Indictment on Science

The Science of Today's Law

Report by Brenden Duderstadt

Recently, I was given unprecedented access to the inner workings of the criminal justice system. This access was provided to me so that I could answer a question that has been posed by several of our readers here at SCIENCE! E-Magazine. The question so posed asks, in many different wordings, "Does the scientific process affect the outcome of a criminal trial?"

The Strangeways Murder Case

The trial I was in attendance at was over the murder of one John Strangeways. Prime Suspect: Dusty Walls, who was referred to as "The Defendant" throughout the trial. Several witnesses were called to the stand, each presenting a large amount of evidence, though said evidence was solely based on the credibility and ethics of the defendant, and failed to find any apparent purchase in the jurors minds. When the prosecution called their head scientist to the stand, he provided scientifically accurate evidence, albeit with the apparent introspective traits inherent to the scientific community at large.

This evidence took the form of a report of the procedures followed in the tests used to discern the identity of an unknown substance, which was found on the murder weapon. In this report, the scientist (whose name has been redacted) gave a brief, non-scientist friendly explanation of the process behind each test involved identified as Sodium Carbonate, a common ingredient in many cleaning agents, which was found on the hands of the defendant. In the face of the evidence provided, the decision of the jury was made quickly and decisively, resulting in a guilty verdict.

At the conclusion of the trial, I spoke to a few of those involved, including a juror, the judge, and a member of the court staff. The judge, when interviewed, put forth her opinion that, "the trial went as well as possible, though ... there were some discrepancies the verdict was fair." When asked for a statement of his opinion, one of the jurors put forth that, in his mind, "other than the fact that it was obvious that the defendant was guilty, there [was] nothing else to say." Similarly, the courtroom staff member put forth that he believed that a "fair conclusion" had been reached, and the trial was an "excellent job on the part of both the prosecution and the defense."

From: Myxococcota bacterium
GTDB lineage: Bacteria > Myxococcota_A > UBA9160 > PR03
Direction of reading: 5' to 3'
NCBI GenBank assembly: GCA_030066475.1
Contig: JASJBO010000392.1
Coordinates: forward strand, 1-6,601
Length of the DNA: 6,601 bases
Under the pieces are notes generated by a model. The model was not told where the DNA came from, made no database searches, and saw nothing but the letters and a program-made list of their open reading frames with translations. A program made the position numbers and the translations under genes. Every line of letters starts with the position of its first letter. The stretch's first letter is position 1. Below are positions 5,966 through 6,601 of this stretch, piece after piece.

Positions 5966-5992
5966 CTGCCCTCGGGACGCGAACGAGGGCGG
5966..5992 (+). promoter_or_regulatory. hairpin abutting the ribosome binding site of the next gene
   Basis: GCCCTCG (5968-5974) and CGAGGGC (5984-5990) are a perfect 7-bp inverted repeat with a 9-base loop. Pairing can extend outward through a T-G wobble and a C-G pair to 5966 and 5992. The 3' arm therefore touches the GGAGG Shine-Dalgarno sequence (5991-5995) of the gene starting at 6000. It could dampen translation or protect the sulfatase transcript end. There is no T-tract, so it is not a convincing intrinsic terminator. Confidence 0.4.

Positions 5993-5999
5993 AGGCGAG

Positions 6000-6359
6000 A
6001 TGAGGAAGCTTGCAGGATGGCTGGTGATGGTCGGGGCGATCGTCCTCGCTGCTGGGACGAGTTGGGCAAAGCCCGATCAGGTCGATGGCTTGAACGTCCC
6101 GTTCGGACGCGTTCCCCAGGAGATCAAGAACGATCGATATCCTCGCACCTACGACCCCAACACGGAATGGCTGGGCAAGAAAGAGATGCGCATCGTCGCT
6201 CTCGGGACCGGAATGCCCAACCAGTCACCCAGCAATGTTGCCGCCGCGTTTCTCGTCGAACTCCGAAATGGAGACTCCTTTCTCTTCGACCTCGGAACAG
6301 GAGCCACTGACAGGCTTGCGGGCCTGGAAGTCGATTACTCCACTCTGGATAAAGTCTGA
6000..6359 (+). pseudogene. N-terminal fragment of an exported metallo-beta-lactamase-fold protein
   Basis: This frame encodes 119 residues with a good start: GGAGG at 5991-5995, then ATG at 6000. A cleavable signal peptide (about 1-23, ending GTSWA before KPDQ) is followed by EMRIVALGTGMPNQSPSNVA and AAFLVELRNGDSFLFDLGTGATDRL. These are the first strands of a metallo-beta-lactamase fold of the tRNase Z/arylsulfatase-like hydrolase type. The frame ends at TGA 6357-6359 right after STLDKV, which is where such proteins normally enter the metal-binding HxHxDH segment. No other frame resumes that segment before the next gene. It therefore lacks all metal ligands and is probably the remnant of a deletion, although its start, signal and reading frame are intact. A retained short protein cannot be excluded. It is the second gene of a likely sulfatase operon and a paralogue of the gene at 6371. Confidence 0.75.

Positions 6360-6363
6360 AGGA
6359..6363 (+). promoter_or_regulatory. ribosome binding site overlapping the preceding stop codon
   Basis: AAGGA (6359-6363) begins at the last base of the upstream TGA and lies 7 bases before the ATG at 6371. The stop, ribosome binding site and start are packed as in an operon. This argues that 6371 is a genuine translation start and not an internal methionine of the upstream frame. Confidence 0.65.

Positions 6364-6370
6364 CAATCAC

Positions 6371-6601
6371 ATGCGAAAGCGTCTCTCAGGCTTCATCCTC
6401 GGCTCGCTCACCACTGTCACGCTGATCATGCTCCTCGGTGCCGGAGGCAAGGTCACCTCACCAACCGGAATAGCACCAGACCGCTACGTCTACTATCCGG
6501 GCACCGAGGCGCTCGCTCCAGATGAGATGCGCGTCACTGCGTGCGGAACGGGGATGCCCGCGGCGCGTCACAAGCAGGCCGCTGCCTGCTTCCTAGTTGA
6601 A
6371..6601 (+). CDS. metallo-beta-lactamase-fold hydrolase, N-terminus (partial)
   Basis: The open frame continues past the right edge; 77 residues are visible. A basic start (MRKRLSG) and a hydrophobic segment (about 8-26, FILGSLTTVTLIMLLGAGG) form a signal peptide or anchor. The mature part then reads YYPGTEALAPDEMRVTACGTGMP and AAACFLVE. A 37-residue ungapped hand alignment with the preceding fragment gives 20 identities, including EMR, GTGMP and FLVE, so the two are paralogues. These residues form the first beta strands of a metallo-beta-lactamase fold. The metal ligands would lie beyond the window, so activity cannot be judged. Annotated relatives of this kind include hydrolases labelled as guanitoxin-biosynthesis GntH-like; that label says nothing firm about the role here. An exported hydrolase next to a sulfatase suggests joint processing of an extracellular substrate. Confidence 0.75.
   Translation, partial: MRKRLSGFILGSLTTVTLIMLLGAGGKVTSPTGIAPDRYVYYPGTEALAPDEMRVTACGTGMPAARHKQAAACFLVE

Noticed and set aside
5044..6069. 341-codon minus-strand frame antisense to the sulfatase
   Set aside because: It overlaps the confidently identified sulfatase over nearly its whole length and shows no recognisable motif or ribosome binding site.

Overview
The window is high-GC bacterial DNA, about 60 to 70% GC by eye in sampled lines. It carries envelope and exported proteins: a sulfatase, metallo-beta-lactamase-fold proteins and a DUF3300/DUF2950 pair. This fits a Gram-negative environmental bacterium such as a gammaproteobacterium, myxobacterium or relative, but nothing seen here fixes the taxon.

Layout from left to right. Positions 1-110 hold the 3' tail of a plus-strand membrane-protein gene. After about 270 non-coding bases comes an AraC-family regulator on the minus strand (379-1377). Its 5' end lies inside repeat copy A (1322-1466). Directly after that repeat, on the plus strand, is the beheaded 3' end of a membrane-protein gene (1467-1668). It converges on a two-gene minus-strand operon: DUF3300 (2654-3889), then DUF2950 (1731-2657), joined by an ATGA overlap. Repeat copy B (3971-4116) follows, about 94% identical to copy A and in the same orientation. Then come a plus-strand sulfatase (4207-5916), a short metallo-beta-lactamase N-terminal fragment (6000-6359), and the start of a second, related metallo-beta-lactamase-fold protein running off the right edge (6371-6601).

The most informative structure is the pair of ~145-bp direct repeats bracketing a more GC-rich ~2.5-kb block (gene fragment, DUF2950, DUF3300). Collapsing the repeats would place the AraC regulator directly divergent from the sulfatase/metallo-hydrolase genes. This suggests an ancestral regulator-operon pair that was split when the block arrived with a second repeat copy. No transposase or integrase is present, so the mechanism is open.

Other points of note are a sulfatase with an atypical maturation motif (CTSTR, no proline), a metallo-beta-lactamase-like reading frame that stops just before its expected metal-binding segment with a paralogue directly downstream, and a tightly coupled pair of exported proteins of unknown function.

On researching other cases in which forensic evidence played a major role in the verdict, I discovered the case of a Portland attorney, accused of being involved in a bombing attack in Madrid, Spain; on solely a partial fingerprint, which was deemed to match those taken from the accused during his time in the U.S. army, by not only one FBI official, but three, along with an independent examiner. This unfortunate individual was saved by the Spanish police, as they identified the partial print as belonging to an Algerian National, much to the surprise of the examiners who had indicated otherwise. The incident resulted in a major weakness in the forensic science field. The question that was being answered all along by fingerprint analysis was not, "Is this from the same fingerprint?" Now the question was known to be, "Is this fragment similar enough to this fingerprint?"

Is forensic science falling behind on its standards?

Was Mr. Walls case be reviewed or retried?

Send in your opinion to:

(Due to the massive file sizes and small devices being used, the video and audio files for the Strangeway trial are available by request only)